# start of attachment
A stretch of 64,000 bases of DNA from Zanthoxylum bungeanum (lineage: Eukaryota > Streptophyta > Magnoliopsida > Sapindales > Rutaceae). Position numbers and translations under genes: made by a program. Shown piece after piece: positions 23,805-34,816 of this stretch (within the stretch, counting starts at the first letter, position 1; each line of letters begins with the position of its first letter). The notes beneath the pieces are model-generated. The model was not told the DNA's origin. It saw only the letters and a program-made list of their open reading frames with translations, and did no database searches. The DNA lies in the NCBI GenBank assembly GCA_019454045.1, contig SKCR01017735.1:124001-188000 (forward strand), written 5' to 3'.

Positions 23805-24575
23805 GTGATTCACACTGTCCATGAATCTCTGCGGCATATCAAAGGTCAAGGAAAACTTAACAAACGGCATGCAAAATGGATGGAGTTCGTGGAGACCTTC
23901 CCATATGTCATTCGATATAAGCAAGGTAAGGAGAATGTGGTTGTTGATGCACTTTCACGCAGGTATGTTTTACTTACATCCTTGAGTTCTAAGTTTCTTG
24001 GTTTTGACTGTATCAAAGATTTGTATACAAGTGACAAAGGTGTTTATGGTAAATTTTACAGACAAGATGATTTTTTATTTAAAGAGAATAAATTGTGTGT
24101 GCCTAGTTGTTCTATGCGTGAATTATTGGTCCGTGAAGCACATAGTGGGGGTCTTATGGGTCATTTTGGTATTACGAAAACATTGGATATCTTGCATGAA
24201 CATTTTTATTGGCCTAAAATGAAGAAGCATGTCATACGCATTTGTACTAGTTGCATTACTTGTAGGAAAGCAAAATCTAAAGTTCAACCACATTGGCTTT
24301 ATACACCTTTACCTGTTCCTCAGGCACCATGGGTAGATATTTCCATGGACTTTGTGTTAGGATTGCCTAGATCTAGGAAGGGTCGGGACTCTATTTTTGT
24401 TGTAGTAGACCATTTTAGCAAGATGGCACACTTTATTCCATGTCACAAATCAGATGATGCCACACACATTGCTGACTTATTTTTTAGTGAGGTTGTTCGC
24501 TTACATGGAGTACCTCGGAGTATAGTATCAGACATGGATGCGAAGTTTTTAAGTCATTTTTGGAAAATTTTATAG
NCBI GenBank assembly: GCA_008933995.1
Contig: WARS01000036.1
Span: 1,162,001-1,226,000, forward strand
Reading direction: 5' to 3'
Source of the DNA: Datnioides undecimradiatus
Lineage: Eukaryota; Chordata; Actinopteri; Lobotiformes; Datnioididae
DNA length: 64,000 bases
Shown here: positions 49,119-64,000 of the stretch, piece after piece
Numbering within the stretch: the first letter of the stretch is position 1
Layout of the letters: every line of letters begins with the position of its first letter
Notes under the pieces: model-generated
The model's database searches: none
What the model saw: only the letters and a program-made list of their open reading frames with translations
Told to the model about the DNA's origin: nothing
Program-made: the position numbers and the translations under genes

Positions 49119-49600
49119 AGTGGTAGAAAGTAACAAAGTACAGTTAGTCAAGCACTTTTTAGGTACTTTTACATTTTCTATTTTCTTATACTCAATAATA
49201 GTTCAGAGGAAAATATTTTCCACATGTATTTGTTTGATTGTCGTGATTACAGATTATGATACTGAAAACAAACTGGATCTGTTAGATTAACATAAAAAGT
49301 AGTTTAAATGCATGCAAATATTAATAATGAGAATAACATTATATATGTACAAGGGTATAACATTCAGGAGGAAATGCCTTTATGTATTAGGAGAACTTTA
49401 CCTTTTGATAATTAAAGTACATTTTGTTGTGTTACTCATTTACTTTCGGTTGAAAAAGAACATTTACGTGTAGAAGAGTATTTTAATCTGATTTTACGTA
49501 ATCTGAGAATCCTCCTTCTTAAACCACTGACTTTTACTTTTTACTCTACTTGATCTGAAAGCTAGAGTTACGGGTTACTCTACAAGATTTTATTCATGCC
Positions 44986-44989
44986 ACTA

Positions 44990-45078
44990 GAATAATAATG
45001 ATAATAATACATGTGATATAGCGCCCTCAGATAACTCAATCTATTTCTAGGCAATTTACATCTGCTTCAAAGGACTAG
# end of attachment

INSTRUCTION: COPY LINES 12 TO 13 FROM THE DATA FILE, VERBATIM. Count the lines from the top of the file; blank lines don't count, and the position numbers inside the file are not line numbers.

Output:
Contig: WARS01000036.1
Span: 1,162,001-1,226,000, forward strand